Clemson routinely turns out professional athletes, but it’s perhaps a bit more rare for the program to have not one, but two commits to the football program who are also potential first-round talents on the baseball field. That’s the case this year with Taylor and Georgia two-way player Bubba Chandler. Taylor is a three-star athlete, according to 247Sports, and has gotten interest from Clemson as a quarterback and slot receiver, in addition to being a standout high school wrestler. Taylor jumped on draft boards in a big way last summer when he was arguably the most impressive performer at East Coast Pro, standing out for his running ability and hitting performance. He clocked a 6.45-second 60-yard dash and is a double-plus runner, and he also showed an ability to square up velocity and sit back and drive offspeed stuff. Taylor gets a bit rigid in his swing at times, but he has shown bat speed, the ability to manipulate the barrel and a line-drive approach that suits his running ability. Scouts think he has a chance to be an above-average hitter with the speed to profile as a leadoff type. His power is the one tool that evaluators question. It’s below-average now, but Taylor did add strength to his 6-foot, 175-pound frame over the offseason and could continue to get more physical in the future but barring a significant development in that area in addition to a more leveraged swing, he’s unlikely to be a huge power threat. Taylor will take some inconsistent routes in the outfield currently, but he has the running ability, foot speed and explosion to develop into a plus defensive center fielder, with above-average arm strength on top of it. The teams highest on Taylor’s hitting ability and swing likely have him as a first-round talent, but most of the industry sees him as a top-50 type in a class that gets fairly jumbled beyond the first 20 players. His football and baseball commitment to Clemson could complicate things depending on where he lands.More Less
- 133Last: 134Notes:
Ht: 5-11 | Wt: 195 | B-T: L-LBA Grade: 45 | Risk: Extreme
Age At Draft: 18.9
Fastball: 55 | Curveball: 55 | Slider: 50 | Changeup: 50 | Control: 50
Holton might be a player who goes a bit under the radar as one watches him walk to the mound, thanks to an undersized, 5-foot-11, 195-pound frame. As soon as he starts pitching, though, it’s hard not to like him. Holton showed impressive stuff from the left side last summer to go along with a competitive demeanor on the mound and an advanced approach to pitching. Holton mostly sat in the 90-94 mph range last summer and has been in a similar spot this spring, touching 95 and occasionally getting to that peak velocity late in games. He throws both a curveball and a slider, but the pitches blend together at times in shape and aren’t always easily distinguishable. His best breaking ball looks like more of a curveball, with 1-to-7 shape and good vertical bite. Holton also throws a changeup, which is more of a solid offering right now. Holton’s entire arsenal plays up because he does a nice job sequencing, changing speeds and attacking hitters with tempo while changing eye-level. He hides his arm pretty well behind his body, even though at times his arm stroke is a bit longer than scouts would prefer. While nothing is plus at the moment, it’s not hard to see an entire pitch-mix of above-average offerings with solid control. Holton is a Vanderbilt commit, but in a matchup with Bubba Chandler in the Georgia playoffs he stole the show in front of a good mix of scouting directors—so despite limited physical projection, he might not make it to campus.More Less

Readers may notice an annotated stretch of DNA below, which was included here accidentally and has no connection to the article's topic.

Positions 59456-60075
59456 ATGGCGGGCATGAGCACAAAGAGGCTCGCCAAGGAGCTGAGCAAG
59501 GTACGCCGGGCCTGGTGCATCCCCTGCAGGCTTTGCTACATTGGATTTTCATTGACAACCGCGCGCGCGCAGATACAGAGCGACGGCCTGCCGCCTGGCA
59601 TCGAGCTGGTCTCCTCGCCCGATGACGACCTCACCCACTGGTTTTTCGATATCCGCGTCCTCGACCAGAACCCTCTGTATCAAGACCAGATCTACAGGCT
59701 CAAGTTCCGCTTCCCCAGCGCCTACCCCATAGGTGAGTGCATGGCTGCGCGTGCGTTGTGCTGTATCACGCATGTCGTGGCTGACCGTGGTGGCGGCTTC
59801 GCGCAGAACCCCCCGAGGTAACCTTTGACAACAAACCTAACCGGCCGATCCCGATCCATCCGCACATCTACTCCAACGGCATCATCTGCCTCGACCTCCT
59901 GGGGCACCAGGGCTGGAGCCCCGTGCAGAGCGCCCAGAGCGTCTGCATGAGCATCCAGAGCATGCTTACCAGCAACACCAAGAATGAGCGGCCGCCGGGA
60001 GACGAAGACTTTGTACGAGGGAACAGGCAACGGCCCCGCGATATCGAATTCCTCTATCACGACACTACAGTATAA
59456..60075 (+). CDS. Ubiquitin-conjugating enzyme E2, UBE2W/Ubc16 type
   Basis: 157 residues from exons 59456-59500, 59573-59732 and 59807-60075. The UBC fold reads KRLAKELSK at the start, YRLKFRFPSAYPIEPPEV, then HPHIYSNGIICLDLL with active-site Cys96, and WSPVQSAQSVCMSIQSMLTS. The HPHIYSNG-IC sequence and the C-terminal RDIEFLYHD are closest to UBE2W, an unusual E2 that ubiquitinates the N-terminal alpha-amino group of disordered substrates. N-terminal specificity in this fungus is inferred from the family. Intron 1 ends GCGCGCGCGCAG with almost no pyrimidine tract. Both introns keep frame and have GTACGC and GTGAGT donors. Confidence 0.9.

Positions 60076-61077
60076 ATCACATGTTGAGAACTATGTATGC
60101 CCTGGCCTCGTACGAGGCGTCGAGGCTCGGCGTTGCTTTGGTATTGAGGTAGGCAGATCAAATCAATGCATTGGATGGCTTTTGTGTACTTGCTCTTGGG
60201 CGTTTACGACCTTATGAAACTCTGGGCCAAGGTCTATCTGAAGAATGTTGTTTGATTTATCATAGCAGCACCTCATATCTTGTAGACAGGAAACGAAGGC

- 140Last: 141Notes:
Ht: 6-3 | Wt: 205 | B-T: R-LBA Grade: 45 | Risk: Extreme
Commit/Drafted: Louisiana State
Age At Draft: 18.9
Fastball: 55 | Curveball: 40 | Slider: 45 | Changeup: 45 | Control: 40
Selvidge has been a significant member of the 2021 draft class since his sophomore year of high school, with early projections that he would follow a similar path as Matthew Liberatore, the last southpaw pitcher from Arizona to be drafted in the first round when the Mountain Ridge High hurler was taken in 2018 by Tampa Bay with the 16th overall pick. But Selvidge’s senior season at Hamilton (Ariz.) High hasn’t gone as projected. In the past, Selvidge commanded a fastball sitting 90-92 mph and touching 94-95, with a low-80s slider with hard and tight movement and late break and an 80-84 mph changeup with tumbling action and thrown with good arm speed. In his senior season at Hamilton, talent evaluators saw him having to work harder to get to his ideal velocity, affecting the command and control of his pitches, with walk rates approaching five per seven innings. The development of the secondary pitches hasn’t advanced, all grading as below-average pitches, and he abandoned the use of a curveball earlier this season. The life and movement on his fastball have also been below-average. With a strong commitment to Louisiana State, Selvidge might be viewed as unsignable, causing his name to drop off draft boards. His competitiveness and makeup is outstanding and the components for success are still there, so a different approach and the challenges of pitching in the SEC could provide a boost.More Less